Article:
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cannot be drunk, and never take notice of it; or tempt his neighbour's wife before he be aware: therefore, the less the instance is, the more likely is it to be a sin of infirmity: and yet, if it be never so little, if it be observed, then it ceases to be a sin of infirmity. 3. But, because great crimes cannot pretend to pass undiscernibly, it follows that they must come in at the door of malice, that is, of want of grace, in the absence of the Spirit; they destroy wherever they come, and the man dies if they pass upon him.
It is true, there is flesh and blood in every regenerate man, but they do not both rule: the flesh is left to tempt, but not to prevail. And it were a strange condition, if both the godly and the ungodly were captives to sin, and infallibly should fall into temptation and death, without all difference, save only that the godly sins unwillingly, and the ungodly sins willingly. But if the same things be done by both, and God in both be dishonoured, and their duty prevaricated, the pretended unwillingness is the sign of a greater and a baser slavery, and of a condition less to be endured: for the servitude which is against me, is intolerable: but if I choose the state of a servant, I am free in my mind.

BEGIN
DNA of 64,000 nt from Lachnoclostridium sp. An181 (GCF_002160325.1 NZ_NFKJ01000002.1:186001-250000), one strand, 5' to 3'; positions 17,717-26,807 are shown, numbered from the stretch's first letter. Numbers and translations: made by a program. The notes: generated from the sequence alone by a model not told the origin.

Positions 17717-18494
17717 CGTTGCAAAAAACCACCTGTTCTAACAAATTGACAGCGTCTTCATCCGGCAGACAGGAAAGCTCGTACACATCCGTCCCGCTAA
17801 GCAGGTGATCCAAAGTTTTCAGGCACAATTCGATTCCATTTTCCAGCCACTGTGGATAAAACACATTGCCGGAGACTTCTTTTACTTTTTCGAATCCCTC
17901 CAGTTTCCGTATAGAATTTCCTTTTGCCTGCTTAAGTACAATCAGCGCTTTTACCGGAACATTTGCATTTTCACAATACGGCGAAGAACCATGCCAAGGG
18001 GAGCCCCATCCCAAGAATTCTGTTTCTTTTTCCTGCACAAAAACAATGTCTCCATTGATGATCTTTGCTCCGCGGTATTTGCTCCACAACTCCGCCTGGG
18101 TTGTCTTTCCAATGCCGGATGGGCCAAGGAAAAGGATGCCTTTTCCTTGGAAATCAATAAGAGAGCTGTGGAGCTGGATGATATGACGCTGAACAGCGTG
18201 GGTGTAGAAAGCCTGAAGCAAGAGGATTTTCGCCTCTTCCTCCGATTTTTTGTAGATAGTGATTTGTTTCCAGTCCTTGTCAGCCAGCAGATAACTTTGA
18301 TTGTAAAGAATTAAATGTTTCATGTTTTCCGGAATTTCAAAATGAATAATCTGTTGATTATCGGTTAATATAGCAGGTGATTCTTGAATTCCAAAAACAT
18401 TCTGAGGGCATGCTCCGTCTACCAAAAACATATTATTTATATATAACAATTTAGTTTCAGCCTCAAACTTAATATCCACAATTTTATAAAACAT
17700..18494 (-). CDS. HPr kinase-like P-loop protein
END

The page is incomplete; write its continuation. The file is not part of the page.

Libertatis servaveris umbram,
Si, quidquid jubeare, velis. Tot rebus iniquis
Certain it is, that such a person who fain would, but cannot, choose but commit adultery or drunkenness, is the veriest slave to sin that can be imagined, and not at all freed by the Spirit, and by the liberty of the sons of God; and there is no other difference, but that the mistaken good man feels his slavery, and sees his chains and his fetters; but therefore, it is certain that he is, because he sees himself to be, a slave. No man can be a servant of sin and a servant of righteousness, at the same time; but every man that hath the Spirit of God, is a servant of righteousness: and therefore, whosoever find great sins to be unavoidable, are in a state of death and reprobation, as to the present, because they willingly or unwillingly (it matters not much whether of the two) are servants of sin.
2. Sins of infirmity, as they are small in their instance,
a Lucan iii. 146.
so they put on their degree of excusableness only according to the weakness or infirmity of a man's understanding. So far as men (without their own fault) understand not their duty, or are possessed with weakness of principles, or are destitute and void of discourse, or discerning powers and acts, so far, if a sin creeps upon them, it is as natural, and as free from a law, as is the action of a child; but if any thing else be mingled with it, if it proceed from any other principle, it is criminal, and not excused by our infirmity, because it is chosen; and a man's will hath no infirmity, but when it wants the grace of God, or is mastered with passions and sinful appetites and that infirmity is the state of unregene